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J Pediatr Surg. 2003 Mar;38(3):372-9; discussion 372-9.

Appendicitis 2000: variability in practice, outcomes, and resource utilization at thirty pediatric hospitals.

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  • 1Department of Surgery, Children's National Medical Center and George Washington University School of Medicine, Washington, DC, USA.

Abstract

BACKGROUND/PURPOSE:

To improve clinical results and resource utilization in the care of appendicitis in children, the authors examined the current practice and outcomes of 30 pediatric hospitals.

METHODS:

The Pediatric Health Information System (PHIS) database consists of comparative data from 30 free-standing Children's hospitals. The study population of 3,393 children was derived from the database by selecting the "Diagnosis Related Group Code" for appendicitis (APRDRGv12 164), ages 0 to 17 years, using discharges between October 1, 1999 and September 30, 2000. Data are expressed as the range and median for individual hospital outcomes.

RESULTS:

The nonpositive appendectomy rate ranged from 0 to 17% at the 30 hospitals (median, 2.6%). Ruptured appendicitis varied from 20% to 76% (median, 36.5%). The median length of stay (LOS) for nonruptured appendicitis was 2 days (range, 1.4 to 3.1 days), ruptured appendicitis varied from 4.4 to 11 days (median, 6 days). The median readmission rate within 14 days was 4.3% (0 to 10%). Laparoscopic appendectomy varied from 0 to 95% in the 30 hospitals (mean, 31%) The LOS did not vary significantly in laparoscopic versus open for nonruptured (2.3 v 2.0 days) or ruptured appendicitis (5.5 v 6.2 days). Days on antibiotics for ruptured appendicitis ranged from 4.6 to 7.9 days (median, 5.9 days) Children receiving any study varied from 18% to 89% (median, 69%). Ultrasound scan and computed tomography (CT) were comparable in both nonruptured (13% ultrasound scan v 14%) and ruptured appendicitis (14% ultrasound scan v 21% CT).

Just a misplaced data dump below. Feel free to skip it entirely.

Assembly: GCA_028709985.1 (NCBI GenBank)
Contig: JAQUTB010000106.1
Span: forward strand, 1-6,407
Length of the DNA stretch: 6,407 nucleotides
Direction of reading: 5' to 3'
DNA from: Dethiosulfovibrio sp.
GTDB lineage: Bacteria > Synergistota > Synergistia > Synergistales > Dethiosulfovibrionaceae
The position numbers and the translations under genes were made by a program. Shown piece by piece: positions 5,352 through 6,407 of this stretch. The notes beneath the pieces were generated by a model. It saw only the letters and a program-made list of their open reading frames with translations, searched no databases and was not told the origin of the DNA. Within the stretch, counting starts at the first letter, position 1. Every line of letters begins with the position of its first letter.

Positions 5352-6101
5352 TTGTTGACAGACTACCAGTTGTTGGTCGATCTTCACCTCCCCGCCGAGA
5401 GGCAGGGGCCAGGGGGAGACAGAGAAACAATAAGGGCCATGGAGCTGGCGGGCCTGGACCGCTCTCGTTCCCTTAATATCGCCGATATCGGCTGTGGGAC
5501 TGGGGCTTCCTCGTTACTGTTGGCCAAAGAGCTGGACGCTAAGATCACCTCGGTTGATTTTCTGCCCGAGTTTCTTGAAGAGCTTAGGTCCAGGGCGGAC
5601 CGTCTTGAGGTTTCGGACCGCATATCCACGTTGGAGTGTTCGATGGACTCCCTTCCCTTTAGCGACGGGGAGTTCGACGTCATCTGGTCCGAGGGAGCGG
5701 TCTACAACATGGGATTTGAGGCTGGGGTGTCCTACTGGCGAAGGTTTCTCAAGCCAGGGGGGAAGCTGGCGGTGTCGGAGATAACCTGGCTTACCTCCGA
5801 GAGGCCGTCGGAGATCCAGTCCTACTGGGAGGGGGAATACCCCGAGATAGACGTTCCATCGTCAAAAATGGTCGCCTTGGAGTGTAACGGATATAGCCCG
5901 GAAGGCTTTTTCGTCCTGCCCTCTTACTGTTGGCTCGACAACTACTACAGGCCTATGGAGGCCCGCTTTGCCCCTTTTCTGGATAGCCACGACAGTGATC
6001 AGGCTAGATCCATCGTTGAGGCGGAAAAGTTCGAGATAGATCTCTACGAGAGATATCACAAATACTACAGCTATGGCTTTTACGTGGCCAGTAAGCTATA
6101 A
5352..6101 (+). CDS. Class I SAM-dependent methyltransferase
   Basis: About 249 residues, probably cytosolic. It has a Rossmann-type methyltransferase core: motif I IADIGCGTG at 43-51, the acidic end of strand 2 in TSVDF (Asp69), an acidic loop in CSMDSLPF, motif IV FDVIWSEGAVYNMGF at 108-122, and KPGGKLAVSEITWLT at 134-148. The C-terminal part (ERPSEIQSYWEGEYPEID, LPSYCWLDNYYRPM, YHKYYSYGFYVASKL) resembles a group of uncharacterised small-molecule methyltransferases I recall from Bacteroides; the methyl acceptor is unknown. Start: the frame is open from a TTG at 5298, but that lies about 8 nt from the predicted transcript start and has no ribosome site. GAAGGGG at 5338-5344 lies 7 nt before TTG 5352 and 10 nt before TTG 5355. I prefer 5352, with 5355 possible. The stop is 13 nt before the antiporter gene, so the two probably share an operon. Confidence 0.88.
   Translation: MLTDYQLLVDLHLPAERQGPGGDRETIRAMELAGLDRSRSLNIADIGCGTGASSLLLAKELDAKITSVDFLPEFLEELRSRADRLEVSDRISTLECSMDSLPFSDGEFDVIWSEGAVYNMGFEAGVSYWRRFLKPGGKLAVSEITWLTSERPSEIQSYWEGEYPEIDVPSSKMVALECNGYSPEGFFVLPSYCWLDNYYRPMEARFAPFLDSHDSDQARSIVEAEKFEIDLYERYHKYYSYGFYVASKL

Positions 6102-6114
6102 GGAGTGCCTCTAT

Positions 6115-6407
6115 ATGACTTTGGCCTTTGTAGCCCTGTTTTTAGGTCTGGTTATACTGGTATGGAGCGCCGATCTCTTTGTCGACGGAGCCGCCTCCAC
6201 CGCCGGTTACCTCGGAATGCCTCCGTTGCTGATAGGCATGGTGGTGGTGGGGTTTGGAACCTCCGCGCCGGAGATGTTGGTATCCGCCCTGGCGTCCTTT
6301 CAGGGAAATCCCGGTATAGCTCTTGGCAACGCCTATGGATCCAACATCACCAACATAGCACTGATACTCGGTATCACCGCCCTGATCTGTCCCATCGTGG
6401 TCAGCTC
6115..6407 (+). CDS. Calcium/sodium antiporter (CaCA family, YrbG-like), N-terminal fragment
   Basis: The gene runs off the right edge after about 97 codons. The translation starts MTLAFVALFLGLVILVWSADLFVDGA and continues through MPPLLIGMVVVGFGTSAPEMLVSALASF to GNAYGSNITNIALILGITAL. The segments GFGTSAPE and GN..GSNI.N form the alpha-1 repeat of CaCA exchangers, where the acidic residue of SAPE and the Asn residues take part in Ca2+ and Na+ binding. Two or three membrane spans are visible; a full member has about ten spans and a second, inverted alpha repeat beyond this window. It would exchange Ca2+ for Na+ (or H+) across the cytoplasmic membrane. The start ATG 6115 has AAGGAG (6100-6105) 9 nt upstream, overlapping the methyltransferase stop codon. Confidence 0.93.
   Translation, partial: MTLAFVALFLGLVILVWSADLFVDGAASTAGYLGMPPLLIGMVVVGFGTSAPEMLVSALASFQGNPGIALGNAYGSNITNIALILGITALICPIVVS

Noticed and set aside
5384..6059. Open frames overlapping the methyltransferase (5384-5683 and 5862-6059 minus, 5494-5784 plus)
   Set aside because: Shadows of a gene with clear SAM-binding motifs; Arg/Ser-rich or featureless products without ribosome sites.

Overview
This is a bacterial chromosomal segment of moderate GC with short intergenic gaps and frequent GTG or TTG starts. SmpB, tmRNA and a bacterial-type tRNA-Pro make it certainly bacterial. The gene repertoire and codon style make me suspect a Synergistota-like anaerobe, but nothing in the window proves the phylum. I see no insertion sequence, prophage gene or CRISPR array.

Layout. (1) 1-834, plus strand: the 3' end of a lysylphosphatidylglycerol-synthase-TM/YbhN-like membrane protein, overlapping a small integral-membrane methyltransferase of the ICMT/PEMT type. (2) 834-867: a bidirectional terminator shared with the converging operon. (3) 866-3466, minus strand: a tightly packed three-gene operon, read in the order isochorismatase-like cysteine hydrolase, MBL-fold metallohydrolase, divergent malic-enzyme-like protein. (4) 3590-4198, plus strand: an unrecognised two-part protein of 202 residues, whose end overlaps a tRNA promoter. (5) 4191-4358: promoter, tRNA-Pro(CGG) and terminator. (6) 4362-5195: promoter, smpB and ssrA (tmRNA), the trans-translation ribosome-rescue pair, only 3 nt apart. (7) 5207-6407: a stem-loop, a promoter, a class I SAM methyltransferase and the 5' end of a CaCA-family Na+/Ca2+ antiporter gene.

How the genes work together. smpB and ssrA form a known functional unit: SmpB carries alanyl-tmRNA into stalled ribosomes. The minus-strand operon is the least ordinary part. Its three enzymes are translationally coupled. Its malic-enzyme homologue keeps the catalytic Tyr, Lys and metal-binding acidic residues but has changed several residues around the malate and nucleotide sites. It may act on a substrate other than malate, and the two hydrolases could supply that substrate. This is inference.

CONCLUSIONS:

Significant variability in practice patterns and resource utilization exists in the management of acute appendicitis in pediatric hospitals. Clinical outcomes could be improved by collaborative initiatives to adopt evidence-based best practices.

Copyright 2003, Elsevier Science (USA). All rights reserved.

PMID:
12632352
[PubMed - indexed for MEDLINE]
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